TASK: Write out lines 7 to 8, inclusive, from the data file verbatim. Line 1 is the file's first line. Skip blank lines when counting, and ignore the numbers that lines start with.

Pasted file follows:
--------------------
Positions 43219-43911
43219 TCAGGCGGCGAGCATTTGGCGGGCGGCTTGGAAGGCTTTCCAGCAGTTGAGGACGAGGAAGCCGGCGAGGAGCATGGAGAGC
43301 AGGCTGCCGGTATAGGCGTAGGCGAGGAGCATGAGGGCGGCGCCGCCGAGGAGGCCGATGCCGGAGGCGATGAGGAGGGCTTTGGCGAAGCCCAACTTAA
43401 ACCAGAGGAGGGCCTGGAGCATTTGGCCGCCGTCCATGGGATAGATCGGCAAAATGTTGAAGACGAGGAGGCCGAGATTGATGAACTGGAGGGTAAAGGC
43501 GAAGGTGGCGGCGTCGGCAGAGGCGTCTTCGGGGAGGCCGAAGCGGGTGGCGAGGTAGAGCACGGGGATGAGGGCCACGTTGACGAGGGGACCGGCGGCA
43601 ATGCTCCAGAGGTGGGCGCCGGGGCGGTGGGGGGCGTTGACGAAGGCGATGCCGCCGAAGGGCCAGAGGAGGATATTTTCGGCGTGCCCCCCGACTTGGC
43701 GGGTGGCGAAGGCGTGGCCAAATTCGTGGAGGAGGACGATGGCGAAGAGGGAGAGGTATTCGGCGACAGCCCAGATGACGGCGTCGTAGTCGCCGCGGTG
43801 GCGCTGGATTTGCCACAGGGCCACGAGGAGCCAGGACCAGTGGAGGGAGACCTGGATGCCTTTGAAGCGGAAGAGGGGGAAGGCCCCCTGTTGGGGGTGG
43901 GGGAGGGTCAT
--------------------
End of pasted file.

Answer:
43701 GGGTGGCGAAGGCGTGGCCAAATTCGTGGAGGAGGACGATGGCGAAGAGGGAGAGGTATTCGGCGACAGCCCAGATGACGGCGTCGTAGTCGCCGCGGTG
43801 GCGCTGGATTTGCCACAGGGCCACGAGGAGCCAGGACCAGTGGAGGGAGACCTGGATGCCTTTGAAGCGGAAGAGGGGGAAGGCCCCCTGTTGGGGGTGG